Joseph Andrews Additional Summary

Henry Fielding


(Critical Survey of Literature for Students)

For ten or eleven years, Joseph Andrews was in the service of Sir Thomas Booby, the uncle of Squire Booby, who was married to the virtuous Pamela, Joseph’s sister. When Lord Booby dies, Joseph at first remains in the employ of Lady Booby as her footman. This lady, much older than her twenty-one-year-old servant and apparently little disturbed by her husband’s death, is attracted to the pleasant-mannered, handsome young man. Joseph, however, is as virtuous as his famous sister, and when Lady Booby’s advances become such that even his innocence can no longer overlook their true nature, he is as firm in resisting her as Pamela was in restraining Squire Booby. The lady is insulted and discharges Joseph on the spot, despite the protests of Mrs. Slipslop, her maid, who is herself attracted to the young man.

With very little money and even fewer prospects, Joseph sets out from London to Somersetshire to see his sweetheart, Fanny, for whose sake he holds firm against Lady Booby’s advances. On the first night of his journey, Joseph is attacked by robbers, who steal his money, beat him soundly, and leave him lying naked and half dead in a ditch. A passing coach stops when the passengers hear his cries, and he is taken to a nearby inn.

Joseph is well cared for until the innkeeper’s wife discovers that he is penniless. He is recognized, however, by a visitor at the inn, his old tutor and preceptor, Parson Adams, who is on his way to London to sell a collection of his sermons. He pays Joseph’s bill out of his own meager savings; then, discovering that in his absentmindedness he forgot to bring the sermons with him, he decides to accompany Joseph back to Somersetshire.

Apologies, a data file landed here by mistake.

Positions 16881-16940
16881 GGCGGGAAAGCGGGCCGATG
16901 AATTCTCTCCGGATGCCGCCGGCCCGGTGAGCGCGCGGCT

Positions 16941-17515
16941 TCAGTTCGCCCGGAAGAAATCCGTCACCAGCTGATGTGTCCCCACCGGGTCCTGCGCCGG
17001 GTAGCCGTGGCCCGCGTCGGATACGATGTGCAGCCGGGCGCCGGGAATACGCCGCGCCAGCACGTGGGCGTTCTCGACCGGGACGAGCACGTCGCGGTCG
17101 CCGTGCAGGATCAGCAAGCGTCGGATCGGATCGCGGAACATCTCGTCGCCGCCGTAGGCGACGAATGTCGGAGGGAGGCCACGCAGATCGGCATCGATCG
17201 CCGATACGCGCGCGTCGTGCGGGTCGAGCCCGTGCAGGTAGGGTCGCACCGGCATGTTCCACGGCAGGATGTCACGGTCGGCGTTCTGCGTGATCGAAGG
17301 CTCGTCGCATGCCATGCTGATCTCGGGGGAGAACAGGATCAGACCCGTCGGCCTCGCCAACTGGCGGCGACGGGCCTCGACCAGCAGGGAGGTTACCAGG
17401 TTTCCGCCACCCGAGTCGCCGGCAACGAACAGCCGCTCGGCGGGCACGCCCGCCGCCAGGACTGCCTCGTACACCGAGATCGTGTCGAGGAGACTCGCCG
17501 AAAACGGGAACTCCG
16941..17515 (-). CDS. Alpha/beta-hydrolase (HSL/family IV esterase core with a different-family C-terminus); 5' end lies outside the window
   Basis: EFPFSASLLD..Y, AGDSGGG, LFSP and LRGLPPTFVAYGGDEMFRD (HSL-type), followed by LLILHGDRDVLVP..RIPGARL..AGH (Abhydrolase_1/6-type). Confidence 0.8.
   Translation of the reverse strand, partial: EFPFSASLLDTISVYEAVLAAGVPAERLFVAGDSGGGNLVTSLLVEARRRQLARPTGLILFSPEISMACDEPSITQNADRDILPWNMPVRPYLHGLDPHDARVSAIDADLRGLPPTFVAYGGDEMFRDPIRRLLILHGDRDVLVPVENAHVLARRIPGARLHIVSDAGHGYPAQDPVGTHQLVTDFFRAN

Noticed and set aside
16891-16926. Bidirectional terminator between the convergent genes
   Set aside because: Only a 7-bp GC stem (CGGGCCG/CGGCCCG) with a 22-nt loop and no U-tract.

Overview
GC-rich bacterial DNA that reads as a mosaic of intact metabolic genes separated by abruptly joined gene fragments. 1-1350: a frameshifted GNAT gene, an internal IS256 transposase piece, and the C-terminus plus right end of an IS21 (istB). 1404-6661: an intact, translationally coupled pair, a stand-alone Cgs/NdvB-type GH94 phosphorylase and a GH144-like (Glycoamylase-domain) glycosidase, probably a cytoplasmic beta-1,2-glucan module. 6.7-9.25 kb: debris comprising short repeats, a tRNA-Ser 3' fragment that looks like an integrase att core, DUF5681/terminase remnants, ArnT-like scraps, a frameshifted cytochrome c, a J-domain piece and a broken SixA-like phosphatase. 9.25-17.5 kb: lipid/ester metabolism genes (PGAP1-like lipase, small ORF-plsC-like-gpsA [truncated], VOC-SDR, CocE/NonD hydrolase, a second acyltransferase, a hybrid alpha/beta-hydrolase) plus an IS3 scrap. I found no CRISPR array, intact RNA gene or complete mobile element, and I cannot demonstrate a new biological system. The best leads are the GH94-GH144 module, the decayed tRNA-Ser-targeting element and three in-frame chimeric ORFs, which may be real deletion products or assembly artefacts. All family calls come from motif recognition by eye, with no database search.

They start out, alternately on foot and on the parson’s horse. Fortunately, Mrs. Slipslop overtakes them in a coach on her way to Lady Booby’s country place. She accommodates the parson in the coach while Joseph rides the horse. The inn at which they stop next has an innkeeper who gauges his courtesy according to the appearance of his guests. When he insults Joseph, Parson Adams, despite his clerical cassock, challenges the host, and a fistfight follows that extends to a tussle between the host and Mrs. Slipslop. When the battle finally ends, Parson Adams comes off looking the bloodiest, since in her excitement the host doused him with a pail of hog’s blood.

The journey continues, this time with Joseph in the coach and the parson on foot, for with typical forgetfulness the good man left his horse behind. Nevertheless, because he walks rapidly and the coach moves slowly, he easily outdistances his friends. While he is resting on his journey, he hears a woman shriek. Running to her rescue, he discovers a young woman being cruelly attacked by a burly fellow. The parson belabors the attacker with such violence that he fells him. As a group of fox hunters rides up, the ruffian rises from the ground and accuses Parson Adams and the woman of being conspirators in an attempt to rob him. The parson and the woman are quickly taken prisoners and led off to the sheriff. On the way, the parson discovers that the young woman he aided is Fanny. Having heard of Joseph’s unhappy dismissal...

(The entire section is 1304 words.)